For more than 20 years I have been explaining, “science” and “results” are controlled by politicians’ monies. If the scientist’s conclusions support the politician’s goal of taking control of, and/or taxing a sector; then the “scientist” will have access to more governmental monies. If conclusions are reached which do not provide the sought after “evidence” and justifications for the provider of funds, the scientist’s next “pitch” for research will not be funded. Thirty (30) scientists just signed a letter The Guardian published this week explaining this reality.
Who are the actual “flat-earthers” today?
- Those scientists asking the unpopular questions? Or,
- those scientists providing “research conclusions” that agree with claimed “consensus”?
Below is the scientists’ letter to the world explaining Science’ new “Dark Ages” of today (bold, italics, and underlining added):
We need more scientific mavericks
- The Guardian, Tuesday 18 March 2014 17.00 EDT
“Science is the belief in the ignorance of experts,” said Richard Feynmanin the 1960s. But times change. Before about 1970, academics had access to modest funding they could use freely. Industry was similarly enlightened. Their results included the transistor, the maser-laser, the electronics and telecommunications revolutions, nuclear power, biotechnology and medical diagnostics galore that enriched the lives of virtually everyone; they also boosted 20th-century economic growth.
After 1970, politicians substantially expanded academic sectors. Peer review’s uses allowed the rise of priorities, impact etc, and is now virtually unavoidable. Applicants’ proposals must convince their peers that they serve national policies and are the best possible uses of resources. Success rates are about 25%, and strict rules govern resubmissions. Rejected proposals are usually lost. Industry too has lost its taste for the unpredictable. The 500 major discoveries, almost all initiated before about 1970, challenged mainstream science and would probably be vetoed today. Nowadays, fields where understanding is poor are usually neglected because researchers must convince experts that working in them will be beneficial.
However, small changes would keep science healthy. Some are outlined in Donald Braben’s book, Promoting the Planck Club: How Defiant Youth, Irreverent Researchers and Liberated Universities Can Foster Prosperity Indefinitely. But policies are deeply ingrained. Agencies claiming to support blue-skies research use peer review, of course, discouraging open-ended inquiries and serious challenges to prevailing orthodoxies. Mavericks once played an essential role in research. Indeed, their work defined the 20th century. We must relearn how to support them, and provide new options for an unforeseeable future, both social and economic. We need influential allies. Perhaps Guardian readers could help?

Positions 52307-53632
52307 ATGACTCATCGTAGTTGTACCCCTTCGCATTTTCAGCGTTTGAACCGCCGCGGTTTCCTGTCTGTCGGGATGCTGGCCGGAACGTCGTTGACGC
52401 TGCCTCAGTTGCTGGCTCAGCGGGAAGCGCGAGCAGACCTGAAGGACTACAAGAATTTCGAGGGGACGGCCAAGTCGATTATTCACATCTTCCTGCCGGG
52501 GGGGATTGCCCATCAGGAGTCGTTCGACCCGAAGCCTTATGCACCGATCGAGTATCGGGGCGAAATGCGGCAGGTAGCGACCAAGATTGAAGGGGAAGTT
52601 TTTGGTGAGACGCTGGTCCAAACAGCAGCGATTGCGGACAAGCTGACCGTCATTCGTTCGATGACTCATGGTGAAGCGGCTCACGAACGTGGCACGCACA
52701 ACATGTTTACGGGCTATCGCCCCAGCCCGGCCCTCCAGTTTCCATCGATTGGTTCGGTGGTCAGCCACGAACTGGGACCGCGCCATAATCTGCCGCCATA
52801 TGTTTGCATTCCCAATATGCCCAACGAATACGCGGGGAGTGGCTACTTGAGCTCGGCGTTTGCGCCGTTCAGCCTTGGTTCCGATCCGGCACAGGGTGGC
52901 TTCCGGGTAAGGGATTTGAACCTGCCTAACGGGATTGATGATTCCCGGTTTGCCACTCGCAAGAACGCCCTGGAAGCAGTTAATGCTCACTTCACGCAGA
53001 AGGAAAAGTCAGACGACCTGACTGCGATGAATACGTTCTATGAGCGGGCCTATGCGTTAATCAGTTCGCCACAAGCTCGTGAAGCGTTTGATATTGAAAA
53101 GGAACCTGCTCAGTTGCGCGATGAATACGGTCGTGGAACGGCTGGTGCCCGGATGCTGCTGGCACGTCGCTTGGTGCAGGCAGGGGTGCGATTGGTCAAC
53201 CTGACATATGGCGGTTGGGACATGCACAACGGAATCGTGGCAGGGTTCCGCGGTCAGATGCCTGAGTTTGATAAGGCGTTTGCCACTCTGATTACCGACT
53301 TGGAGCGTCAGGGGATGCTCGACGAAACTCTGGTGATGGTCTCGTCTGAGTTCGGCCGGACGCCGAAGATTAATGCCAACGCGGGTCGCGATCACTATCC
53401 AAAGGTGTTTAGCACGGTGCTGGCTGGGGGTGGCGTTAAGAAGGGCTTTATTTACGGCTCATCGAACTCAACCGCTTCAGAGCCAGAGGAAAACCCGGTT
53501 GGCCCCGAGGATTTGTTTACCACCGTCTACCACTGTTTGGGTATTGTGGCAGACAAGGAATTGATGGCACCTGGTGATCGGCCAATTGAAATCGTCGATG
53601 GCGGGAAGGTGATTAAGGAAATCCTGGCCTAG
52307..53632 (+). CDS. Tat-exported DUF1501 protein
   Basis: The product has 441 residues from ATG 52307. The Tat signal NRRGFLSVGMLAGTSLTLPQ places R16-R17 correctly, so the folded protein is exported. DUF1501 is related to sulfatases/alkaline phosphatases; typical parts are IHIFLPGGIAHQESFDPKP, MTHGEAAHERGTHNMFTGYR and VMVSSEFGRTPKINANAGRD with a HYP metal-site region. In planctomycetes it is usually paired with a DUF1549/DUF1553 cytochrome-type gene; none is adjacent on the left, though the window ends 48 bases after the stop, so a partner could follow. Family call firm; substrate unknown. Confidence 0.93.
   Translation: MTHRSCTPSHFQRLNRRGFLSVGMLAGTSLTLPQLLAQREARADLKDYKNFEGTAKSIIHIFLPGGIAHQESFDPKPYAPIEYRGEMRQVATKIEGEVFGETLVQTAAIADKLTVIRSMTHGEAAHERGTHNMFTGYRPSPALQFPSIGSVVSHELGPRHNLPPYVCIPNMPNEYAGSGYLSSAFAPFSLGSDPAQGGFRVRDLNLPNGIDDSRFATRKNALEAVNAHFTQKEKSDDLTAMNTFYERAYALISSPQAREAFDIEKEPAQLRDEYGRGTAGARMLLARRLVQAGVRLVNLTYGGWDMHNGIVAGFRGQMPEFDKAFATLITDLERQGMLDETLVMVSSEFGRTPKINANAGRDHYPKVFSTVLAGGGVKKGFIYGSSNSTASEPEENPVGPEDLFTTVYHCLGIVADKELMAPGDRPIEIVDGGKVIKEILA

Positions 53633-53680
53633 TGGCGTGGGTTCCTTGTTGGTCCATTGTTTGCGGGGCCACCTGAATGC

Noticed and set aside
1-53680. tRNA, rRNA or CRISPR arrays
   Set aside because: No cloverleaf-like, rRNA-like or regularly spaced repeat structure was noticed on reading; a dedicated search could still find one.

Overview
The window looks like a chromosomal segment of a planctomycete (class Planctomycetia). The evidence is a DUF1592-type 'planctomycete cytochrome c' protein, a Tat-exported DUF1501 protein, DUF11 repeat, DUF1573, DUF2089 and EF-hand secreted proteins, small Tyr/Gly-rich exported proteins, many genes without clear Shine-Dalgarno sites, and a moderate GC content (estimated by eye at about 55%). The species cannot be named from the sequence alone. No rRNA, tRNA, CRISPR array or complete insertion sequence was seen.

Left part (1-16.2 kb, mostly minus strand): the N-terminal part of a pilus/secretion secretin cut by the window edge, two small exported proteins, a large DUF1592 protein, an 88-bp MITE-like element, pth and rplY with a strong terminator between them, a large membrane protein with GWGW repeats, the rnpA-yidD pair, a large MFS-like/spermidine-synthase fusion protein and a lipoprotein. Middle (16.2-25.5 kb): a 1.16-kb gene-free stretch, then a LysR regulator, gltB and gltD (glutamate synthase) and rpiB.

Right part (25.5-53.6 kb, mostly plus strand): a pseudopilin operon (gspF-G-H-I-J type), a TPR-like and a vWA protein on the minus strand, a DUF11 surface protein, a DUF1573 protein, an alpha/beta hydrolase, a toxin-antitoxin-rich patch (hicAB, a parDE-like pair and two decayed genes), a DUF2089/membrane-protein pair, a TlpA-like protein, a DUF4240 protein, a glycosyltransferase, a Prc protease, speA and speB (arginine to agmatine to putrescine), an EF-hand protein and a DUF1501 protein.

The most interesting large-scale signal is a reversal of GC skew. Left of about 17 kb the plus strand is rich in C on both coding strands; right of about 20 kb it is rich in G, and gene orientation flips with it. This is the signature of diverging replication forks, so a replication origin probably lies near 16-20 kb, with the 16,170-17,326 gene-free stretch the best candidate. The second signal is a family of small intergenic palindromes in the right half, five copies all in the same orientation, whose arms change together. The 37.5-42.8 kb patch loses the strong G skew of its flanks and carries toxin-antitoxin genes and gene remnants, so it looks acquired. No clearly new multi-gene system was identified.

Donald W Braben University College London
John F Allen Queen Mary, University of London
William Amos University of Cambridge
Richard Ball University of Edinburgh
Tim Birkhead FRS University of Sheffield
Peter Cameron Queen Mary, University of London
Richard Cogdell FRS University of Glasgow
David Colquhoun FRS University College London
Rod Dowler Industry Forum, London
Irene Engle United States Naval Academy, Annapolis
Felipe Fernández-Armesto University of Notre Dame
Desmond Fitzgerald Materia Medica
Pat Heslop-Harrison University of Leicester
Dudley Herschbach Harvard University, Nobel Laureate
H Jeff Kimble Caltech, US National Academy of Sciences
Sir Harry Kroto FRS Florida State University, Tallahassee, Nobel Laureate
James Ladyman University of Bristol
Nick Lane University College London
Peter Lawrence FRS University of Cambridge
Angus MacIntyre FRS Queen Mary, University of London
John Mattick Garvan Institute of Medical Research, Sydney
Beatrice Pelloni University of Reading
Martyn Poliakoff FRS University of Nottingham
Douglas Randall University of Missouri
David Ray Bio Astral Limited
Sir Richard J Roberts FRS New England Biolabs, Nobel Laureate
Ken Seddon Queen’s University of Belfast
Colin Self University of Newcastle
Harry Swinney University of Texas, US National Academy of Sciences
Claudio Vita-Finzi FBA Natural History Museum